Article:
Current beliefs about calculators are still confused and misleading. On the one hand it is maintained that pupils should not use a calculator for arithmetical problems before the age of 10 or 11, by which time they are likely to have grasped the mental and written strategies that should always be seen as the preferred way of working; on the other hand there is an acceptance that, from the age of eight, it is appropriate to use a calculator as a resource for learning about maths ideas.
Yet the Calculator Aware Number project (CAN), set up in 1986, demonstrated that when calculators were used right from the start of schooling, both to learn about mathematical ideas and to develop mental methods they enhanced number competence rather than inhibiting it. CAN argued that pupils should be allowed free access to calculators in line with what was happening in the general community and in workplaces. Within weeks of starting the project, development in pupils' mental calculating skills was noticed, along with the development of mathematical ideas. Project activities required pupils to be able to calculate mentally rather than use the calculator to do the work for them.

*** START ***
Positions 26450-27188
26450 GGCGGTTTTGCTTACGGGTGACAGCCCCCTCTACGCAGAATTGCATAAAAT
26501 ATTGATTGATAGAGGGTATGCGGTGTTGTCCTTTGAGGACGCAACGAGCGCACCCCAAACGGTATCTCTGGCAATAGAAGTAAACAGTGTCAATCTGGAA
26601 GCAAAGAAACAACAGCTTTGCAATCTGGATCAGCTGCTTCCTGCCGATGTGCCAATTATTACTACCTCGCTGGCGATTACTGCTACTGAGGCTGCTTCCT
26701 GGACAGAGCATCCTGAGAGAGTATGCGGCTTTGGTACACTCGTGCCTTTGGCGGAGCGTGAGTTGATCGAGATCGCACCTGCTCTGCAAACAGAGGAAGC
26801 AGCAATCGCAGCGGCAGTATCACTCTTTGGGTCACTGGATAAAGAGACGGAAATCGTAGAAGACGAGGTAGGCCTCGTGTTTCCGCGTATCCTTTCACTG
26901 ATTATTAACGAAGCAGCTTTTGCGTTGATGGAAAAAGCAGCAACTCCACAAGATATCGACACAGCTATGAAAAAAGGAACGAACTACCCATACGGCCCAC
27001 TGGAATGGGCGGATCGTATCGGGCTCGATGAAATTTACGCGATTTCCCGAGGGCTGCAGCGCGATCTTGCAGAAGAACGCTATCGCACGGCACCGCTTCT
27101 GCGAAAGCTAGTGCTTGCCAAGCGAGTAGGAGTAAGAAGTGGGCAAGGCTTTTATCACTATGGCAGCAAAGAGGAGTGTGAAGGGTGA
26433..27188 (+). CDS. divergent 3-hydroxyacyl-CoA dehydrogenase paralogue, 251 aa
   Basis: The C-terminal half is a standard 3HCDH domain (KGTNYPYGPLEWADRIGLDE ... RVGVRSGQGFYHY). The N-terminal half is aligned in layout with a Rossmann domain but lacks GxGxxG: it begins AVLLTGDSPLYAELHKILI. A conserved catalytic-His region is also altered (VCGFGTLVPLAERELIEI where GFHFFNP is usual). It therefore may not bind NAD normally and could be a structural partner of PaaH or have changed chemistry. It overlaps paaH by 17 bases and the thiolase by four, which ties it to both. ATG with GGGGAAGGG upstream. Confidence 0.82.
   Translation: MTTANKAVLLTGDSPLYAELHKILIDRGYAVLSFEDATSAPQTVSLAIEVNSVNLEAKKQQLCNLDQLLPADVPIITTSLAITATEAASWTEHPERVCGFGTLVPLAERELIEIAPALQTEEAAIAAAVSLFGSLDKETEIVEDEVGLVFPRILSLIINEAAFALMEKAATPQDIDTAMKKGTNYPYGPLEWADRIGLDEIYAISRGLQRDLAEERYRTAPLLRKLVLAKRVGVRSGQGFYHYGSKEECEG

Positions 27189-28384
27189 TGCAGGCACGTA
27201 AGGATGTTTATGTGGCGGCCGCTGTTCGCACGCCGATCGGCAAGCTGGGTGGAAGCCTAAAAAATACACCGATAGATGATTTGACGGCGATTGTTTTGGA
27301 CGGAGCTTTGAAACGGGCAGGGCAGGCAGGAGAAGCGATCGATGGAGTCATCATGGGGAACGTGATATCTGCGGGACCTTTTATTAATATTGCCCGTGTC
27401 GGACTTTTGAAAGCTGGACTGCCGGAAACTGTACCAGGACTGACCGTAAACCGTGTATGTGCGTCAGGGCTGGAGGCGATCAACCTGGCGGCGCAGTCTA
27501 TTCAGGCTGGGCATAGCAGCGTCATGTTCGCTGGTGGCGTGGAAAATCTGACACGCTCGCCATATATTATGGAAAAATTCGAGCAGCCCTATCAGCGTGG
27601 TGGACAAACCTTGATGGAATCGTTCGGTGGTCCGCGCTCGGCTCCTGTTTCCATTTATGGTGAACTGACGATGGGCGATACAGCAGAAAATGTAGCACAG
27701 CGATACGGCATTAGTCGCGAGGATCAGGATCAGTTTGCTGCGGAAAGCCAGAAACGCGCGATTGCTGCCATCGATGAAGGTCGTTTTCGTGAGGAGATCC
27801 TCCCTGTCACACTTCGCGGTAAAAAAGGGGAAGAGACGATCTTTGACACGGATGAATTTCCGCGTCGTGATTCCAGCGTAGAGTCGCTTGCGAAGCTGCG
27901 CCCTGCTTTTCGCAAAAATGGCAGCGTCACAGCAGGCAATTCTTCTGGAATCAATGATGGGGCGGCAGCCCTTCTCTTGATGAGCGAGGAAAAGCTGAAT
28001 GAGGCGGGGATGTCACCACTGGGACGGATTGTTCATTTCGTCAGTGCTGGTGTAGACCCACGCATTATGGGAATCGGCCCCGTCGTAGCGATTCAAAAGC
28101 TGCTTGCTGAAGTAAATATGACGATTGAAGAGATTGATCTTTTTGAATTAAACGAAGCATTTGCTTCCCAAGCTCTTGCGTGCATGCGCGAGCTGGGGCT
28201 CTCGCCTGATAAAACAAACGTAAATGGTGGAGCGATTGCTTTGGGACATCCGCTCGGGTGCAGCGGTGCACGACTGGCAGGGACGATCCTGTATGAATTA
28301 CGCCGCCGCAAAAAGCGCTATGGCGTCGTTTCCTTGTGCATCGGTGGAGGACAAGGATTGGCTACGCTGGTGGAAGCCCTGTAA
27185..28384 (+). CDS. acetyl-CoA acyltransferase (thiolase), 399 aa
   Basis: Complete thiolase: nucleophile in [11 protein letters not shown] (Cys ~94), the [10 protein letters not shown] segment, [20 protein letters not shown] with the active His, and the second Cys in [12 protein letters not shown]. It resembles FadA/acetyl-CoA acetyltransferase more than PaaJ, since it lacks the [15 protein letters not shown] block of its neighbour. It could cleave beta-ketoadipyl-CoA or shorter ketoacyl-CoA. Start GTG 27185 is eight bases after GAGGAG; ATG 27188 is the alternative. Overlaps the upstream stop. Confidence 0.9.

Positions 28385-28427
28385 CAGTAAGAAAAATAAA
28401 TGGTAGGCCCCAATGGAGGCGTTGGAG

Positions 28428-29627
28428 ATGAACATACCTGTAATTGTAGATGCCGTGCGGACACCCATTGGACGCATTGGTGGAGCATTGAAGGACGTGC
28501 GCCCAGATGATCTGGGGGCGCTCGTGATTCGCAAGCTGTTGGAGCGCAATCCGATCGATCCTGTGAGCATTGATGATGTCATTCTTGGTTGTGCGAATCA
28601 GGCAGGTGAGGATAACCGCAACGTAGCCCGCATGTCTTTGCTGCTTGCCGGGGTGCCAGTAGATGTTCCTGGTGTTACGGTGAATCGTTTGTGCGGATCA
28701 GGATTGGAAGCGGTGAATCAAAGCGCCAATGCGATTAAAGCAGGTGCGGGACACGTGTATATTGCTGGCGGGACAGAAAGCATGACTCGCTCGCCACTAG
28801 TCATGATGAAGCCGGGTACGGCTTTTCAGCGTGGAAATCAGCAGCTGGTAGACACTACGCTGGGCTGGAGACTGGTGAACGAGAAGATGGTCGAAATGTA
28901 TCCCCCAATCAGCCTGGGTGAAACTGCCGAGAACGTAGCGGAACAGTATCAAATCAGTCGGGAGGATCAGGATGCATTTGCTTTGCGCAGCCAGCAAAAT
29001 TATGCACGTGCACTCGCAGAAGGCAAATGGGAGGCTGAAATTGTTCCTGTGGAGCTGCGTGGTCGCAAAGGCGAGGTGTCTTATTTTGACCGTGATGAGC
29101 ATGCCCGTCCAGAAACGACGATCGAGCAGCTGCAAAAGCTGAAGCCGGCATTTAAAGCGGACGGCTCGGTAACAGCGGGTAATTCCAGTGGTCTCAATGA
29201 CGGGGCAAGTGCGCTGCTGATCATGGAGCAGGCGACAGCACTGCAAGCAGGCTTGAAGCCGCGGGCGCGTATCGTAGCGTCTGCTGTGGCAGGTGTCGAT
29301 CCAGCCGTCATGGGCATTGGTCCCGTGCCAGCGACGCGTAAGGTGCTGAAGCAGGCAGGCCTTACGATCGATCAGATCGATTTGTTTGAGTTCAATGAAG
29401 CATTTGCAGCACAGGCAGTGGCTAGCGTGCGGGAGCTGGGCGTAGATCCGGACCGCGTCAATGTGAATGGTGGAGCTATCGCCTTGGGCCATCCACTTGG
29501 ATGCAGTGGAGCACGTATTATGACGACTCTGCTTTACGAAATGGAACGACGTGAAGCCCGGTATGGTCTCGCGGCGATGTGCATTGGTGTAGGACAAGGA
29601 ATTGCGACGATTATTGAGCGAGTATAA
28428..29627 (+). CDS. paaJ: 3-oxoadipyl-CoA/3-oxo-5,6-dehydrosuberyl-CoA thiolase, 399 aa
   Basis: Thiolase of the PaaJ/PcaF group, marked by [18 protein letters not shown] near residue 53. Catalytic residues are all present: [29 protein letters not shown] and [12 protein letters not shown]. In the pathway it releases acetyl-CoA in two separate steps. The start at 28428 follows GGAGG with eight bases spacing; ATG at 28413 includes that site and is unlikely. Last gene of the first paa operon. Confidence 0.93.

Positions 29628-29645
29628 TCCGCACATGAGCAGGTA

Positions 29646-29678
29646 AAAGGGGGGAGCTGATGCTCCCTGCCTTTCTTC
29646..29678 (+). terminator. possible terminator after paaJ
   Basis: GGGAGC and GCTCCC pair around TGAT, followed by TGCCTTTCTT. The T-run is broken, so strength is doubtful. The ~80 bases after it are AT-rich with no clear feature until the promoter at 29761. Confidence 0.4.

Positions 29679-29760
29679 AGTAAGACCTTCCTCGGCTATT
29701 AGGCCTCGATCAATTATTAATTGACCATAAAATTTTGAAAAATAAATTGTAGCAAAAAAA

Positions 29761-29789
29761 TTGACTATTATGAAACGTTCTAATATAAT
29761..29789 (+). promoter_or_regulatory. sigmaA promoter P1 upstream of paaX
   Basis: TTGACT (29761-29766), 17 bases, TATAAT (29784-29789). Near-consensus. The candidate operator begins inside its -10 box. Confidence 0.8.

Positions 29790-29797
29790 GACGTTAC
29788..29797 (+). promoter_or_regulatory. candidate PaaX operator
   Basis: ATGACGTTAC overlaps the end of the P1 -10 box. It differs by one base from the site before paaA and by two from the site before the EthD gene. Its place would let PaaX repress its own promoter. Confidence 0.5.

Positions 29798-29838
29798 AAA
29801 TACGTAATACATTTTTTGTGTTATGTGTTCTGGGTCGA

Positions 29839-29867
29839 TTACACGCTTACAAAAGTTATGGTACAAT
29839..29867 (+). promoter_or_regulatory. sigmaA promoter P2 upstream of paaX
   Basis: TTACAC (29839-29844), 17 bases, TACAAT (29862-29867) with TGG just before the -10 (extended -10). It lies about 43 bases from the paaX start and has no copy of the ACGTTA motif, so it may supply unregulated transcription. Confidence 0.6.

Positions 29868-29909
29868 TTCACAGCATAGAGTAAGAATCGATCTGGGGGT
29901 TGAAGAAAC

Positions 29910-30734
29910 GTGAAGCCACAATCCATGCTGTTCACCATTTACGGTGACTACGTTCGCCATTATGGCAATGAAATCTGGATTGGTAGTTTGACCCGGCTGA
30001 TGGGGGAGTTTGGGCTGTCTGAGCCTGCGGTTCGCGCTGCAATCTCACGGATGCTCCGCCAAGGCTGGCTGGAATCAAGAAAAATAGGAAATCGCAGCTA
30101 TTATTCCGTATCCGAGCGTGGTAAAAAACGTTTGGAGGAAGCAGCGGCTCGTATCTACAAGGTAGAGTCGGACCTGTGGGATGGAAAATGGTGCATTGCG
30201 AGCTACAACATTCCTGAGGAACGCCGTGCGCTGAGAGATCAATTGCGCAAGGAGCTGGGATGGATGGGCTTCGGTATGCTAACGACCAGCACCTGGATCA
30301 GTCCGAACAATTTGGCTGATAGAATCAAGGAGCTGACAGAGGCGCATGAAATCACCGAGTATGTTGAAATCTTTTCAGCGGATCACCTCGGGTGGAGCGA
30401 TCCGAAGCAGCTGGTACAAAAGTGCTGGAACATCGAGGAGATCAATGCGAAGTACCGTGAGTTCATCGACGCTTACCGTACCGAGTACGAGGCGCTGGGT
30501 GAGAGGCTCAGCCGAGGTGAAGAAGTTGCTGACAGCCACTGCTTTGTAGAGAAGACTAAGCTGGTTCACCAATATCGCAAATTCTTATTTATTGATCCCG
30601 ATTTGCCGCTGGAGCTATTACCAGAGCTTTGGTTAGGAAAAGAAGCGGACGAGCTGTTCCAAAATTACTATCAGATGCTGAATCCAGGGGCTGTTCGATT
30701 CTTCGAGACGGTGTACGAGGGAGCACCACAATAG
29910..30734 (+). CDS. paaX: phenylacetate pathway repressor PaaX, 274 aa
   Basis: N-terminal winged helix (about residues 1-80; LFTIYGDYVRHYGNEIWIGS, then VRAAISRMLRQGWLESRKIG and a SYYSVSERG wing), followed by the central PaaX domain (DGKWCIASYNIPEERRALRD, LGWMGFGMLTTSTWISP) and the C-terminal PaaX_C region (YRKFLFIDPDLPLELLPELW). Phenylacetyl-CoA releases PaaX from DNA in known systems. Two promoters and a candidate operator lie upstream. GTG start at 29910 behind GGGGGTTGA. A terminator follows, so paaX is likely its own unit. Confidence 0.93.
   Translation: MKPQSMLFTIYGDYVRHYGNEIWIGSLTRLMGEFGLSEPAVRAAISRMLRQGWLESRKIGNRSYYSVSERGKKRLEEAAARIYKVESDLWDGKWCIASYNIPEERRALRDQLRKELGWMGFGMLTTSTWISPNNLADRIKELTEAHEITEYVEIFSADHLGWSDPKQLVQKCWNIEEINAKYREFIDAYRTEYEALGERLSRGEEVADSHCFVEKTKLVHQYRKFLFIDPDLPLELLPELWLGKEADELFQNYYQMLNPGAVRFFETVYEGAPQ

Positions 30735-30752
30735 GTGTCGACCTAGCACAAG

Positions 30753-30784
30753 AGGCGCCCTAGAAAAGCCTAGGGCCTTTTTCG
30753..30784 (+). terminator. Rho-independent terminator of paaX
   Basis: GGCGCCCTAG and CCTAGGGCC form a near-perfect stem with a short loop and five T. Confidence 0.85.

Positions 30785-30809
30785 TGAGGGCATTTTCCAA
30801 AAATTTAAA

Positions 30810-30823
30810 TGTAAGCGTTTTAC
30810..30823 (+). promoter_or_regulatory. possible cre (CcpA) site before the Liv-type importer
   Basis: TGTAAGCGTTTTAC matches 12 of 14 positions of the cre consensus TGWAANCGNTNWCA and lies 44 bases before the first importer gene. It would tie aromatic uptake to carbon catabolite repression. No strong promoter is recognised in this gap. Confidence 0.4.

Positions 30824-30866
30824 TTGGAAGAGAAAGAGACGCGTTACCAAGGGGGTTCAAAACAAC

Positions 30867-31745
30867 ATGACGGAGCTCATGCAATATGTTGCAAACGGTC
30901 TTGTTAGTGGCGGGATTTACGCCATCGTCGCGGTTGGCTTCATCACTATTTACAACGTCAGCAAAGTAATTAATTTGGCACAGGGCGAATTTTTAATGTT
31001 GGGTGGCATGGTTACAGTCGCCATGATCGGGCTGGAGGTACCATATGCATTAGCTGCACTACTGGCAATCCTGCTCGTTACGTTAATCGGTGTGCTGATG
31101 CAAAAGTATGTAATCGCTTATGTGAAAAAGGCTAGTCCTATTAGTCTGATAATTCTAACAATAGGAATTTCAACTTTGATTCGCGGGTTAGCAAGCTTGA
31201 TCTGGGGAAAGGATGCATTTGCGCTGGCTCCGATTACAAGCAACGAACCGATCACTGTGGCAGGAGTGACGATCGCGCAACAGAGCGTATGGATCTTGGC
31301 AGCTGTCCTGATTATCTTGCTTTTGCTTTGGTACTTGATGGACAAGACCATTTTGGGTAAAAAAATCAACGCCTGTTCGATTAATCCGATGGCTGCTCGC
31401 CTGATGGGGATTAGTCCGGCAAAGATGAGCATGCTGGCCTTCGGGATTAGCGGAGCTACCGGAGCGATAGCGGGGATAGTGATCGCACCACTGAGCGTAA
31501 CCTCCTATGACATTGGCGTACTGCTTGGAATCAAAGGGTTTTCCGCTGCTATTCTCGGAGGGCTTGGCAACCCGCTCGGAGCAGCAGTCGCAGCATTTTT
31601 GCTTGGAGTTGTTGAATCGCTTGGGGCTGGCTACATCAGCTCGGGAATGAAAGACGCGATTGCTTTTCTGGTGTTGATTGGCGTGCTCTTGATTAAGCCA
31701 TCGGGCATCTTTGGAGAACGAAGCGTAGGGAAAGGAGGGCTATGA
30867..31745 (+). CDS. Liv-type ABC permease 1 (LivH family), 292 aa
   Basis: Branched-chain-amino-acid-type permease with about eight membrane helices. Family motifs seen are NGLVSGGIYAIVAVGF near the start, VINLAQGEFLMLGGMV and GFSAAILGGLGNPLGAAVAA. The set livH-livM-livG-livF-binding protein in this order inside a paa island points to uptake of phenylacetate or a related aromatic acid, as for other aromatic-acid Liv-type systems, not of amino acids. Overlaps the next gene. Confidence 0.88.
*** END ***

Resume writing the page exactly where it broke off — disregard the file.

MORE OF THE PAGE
One activity consisted of a drawing of a snake marked out into sections, in each of which there was a number. The task was to key inthe first number and then to work out what operation was required to get to the next one before keying the operation into the calculator and checking that the number produced was the one predicted by the pupil. For example: from 12 to 24 you might key in either +12 or x2; for 12 to 41 you would need to key in +29.
Pupils proved to be very good at devising their own calculating methods and, since teachers were interested in fostering this, they were able to support its development and discourage inappropriate calculator use.
The CAN approach is an integrated one: give everybody a calculator and help them to use it properly from the start of schooling, rather than the fragmented one that isolates calculator use from the development of mental and written methods and yet expects efficient calculator use to be achieved in just two years instead of being a complete experience from the age of five.
It is my firm belief, based on many years of teaching at all levels, that if people could be encouraged to develop and value their own mental calculating methods we would not have a community full of people who think they cannot do maths and, in particular, cannot do arithmetic.
Janet Duffin is a lecturer in mathematics at the University of Hull. E-mail: firstname.lastname@example.org